- Gianluigi Greco
University of Calabria, Italy [+]
Mechanisms for Fair Allocation Problems in Verifiable Settings
Mechanism design is considered in the context of fair allocations of indivisible goods with monetary compensation, by focusing on problems where declarations on allocated goods can be verified before payments are performed. A setting is discussed where verification might be subject to errors, so that payments have to be awarded under the presumption of innocence, as incorrect declared values do not necessarily mean manipulation attempts by the agents. Within this setting, a mechanism is illustrated that is truthful, efficient, and budget-balanced. Moreover, utilities for the agents are fairly determined by the Shapley value of suitable coalitional games. The computational complexity of the proposed mechanism is also discussed.
- Martin Hoefer
Max-Planck-Institut für Informatik, Germany [+]
Dynamic Matching with Preferences
This talk surveys our recent work on dynamic aspects of the matching problems with preferences. On the one hand, we consider dynamics in variants of stable matching where agents repeatedly deviate to blocking pairs. We present some answers to natural questions for convergence -- can convergence to stable matchings can be guaranteed? Are paths to stability short, and can they be found efficiently? On the other hand, we consider dynamic matching scenarios, where agents arrive and depart iteratively over time. The goal here is to maintain in each round a matching that is (to some extent) preferred by the agents using a small amortized number changes over time. We consider approximate versions of stable and popular matchings and quantify the tension between approximation and number of changes.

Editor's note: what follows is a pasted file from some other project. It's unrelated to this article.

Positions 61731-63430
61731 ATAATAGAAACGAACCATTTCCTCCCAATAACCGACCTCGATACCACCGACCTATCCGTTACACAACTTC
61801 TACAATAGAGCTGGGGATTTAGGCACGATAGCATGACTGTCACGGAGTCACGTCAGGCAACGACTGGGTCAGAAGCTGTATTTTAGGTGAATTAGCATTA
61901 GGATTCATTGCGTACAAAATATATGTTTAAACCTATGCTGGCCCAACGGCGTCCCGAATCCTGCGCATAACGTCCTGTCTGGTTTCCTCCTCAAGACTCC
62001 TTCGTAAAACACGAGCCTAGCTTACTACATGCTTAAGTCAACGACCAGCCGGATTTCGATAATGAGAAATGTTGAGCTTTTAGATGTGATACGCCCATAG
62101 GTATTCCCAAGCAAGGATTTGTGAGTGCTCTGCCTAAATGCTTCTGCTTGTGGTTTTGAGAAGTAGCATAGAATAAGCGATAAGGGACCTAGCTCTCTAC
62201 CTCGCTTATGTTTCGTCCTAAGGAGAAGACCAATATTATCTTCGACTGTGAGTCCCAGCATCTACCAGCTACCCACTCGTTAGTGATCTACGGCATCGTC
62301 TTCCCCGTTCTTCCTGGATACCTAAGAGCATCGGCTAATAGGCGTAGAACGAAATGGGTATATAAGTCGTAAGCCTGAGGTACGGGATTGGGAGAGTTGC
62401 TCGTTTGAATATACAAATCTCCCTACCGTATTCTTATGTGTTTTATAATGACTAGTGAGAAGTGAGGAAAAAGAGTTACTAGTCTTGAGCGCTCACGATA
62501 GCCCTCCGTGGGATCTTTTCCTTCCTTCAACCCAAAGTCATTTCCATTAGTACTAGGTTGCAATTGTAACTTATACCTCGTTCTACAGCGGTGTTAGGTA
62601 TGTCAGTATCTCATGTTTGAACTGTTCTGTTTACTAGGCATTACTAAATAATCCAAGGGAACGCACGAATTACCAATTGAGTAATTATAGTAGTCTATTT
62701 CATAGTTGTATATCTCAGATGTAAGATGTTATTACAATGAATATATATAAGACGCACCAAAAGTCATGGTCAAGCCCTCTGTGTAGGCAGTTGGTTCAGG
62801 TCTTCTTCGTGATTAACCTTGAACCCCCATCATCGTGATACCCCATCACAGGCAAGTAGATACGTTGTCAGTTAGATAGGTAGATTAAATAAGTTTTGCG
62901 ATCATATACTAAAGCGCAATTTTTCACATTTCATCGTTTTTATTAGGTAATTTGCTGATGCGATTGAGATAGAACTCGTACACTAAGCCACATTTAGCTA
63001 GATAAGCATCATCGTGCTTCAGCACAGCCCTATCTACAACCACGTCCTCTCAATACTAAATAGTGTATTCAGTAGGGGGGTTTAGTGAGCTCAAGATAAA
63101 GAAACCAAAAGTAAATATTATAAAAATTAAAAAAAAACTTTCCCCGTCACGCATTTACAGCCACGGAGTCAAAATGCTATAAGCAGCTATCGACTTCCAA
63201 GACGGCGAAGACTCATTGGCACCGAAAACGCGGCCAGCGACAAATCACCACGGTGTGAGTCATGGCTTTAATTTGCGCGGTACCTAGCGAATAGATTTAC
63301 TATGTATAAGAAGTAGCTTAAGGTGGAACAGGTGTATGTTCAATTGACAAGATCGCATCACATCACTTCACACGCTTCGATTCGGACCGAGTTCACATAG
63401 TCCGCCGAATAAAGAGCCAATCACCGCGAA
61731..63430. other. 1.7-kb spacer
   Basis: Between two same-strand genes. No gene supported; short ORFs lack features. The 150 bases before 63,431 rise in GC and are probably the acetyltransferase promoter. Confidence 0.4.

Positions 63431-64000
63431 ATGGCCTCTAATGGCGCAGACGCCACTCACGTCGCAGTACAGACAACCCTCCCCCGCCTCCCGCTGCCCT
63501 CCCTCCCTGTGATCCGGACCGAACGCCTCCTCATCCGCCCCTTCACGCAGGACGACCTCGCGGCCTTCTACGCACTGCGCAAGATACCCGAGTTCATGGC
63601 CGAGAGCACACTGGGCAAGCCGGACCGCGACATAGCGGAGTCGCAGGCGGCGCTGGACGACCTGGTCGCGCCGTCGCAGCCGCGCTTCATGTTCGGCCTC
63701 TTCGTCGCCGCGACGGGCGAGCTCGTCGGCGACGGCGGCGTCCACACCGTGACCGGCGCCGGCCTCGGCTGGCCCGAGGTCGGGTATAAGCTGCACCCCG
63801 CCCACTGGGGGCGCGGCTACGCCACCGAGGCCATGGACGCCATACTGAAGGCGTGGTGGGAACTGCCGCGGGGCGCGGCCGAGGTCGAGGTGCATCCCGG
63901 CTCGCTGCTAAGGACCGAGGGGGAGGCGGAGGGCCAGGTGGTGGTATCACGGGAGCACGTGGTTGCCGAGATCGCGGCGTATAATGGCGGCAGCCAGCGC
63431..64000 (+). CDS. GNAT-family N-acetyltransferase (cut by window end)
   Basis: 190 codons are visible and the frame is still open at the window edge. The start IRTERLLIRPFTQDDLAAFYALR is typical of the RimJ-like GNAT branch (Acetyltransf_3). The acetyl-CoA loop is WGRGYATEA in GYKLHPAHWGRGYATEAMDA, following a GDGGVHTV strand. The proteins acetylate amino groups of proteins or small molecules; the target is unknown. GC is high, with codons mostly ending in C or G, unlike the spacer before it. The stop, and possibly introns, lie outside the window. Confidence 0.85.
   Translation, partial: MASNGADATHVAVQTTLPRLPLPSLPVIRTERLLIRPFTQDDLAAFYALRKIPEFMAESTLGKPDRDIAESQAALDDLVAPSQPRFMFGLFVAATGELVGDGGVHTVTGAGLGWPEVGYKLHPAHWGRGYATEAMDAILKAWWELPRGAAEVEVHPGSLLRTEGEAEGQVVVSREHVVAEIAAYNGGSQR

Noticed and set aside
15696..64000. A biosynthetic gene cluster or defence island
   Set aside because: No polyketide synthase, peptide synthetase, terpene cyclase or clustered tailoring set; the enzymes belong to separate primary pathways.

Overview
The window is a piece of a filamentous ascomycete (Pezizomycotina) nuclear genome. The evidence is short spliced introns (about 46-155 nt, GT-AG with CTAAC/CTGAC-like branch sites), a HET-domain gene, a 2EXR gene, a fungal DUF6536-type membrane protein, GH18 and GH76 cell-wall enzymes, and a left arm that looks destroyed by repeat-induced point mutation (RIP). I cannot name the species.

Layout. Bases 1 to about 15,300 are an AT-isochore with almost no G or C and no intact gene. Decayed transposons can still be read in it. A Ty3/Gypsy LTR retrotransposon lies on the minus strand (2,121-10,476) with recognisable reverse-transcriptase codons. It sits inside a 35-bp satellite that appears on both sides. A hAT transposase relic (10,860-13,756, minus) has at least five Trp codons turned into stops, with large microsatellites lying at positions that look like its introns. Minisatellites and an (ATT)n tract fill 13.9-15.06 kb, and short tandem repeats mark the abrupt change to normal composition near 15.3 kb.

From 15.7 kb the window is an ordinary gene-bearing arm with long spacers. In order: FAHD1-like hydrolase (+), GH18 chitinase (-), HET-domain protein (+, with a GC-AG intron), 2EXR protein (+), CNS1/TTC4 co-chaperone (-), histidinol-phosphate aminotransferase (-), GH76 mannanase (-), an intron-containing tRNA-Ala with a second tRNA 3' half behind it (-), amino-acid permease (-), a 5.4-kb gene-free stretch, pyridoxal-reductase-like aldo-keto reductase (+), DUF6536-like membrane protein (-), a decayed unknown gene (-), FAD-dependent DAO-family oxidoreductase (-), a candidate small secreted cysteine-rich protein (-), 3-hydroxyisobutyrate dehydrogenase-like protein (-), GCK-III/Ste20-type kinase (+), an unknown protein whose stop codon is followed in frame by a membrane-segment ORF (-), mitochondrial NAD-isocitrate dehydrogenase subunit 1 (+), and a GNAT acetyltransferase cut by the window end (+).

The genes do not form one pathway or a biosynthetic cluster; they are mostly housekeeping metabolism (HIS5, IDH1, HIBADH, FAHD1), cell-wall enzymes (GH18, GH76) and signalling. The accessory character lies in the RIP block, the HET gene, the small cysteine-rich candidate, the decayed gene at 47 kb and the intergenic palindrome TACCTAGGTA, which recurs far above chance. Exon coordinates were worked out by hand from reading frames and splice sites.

- Scott Kominers
Harvard University, USA [+]
Strategy-Proofness, Investment Efficiency, and Marginal Returns: An Equivalence
We show that a mechanism induces an agent to make efficient ex ante investment choices if and only if it rewards the agent with his marginal surplus; additionally, for an ex post efficient mechanism, these properties are equivalent to strategy-proofness for the agent. Our results extend to settings with uncertainty; moreover, they have analogs for mechanisms that are only approximately efficient and approximately incentive compatible. Among other applications, our results imply both that under the worker-optimal stable mechanism, workers are incentivized to make efficient human capital investments before entering the labor market, and that second-price auctions induce efficient bidder participation.
[Joint work with J. W. Hatfield and F. Kojima]
- Julien Lesca
Paris Dauphine University, France [+]
A Complexity Approach for Core-Selecting Exchange with Multiple Indivisible Goods under Lexicographic Preferences
Core-selection is a crucial property of social choice functions, or rules, in social choice literature. It is also desirable to address the incentive of agents to cheat by misreporting their preferences. This paper investigates an exchange problem where each agent may have multiple indivisible goods, agents' preferences over sets of goods are assumed to be lexicographic, and side payments are not allowed. We propose an exchange rule called augmented top-trading-cycles (ATTC) procedure based on the original TTC procedure. We first show that the ATTC procedure is core-selecting. We then show that finding a beneficial misreport under the ATTC procedure is NP-hard. Under the ATTC procedure, we finally clarify the relationship between preference misreport and splitting, which is a different type of manipulation.
- Vangelis Markakis
Athens University of Economics and Business, Greece [+]
Approximation Algorithms for Computing Maximin Share Allocations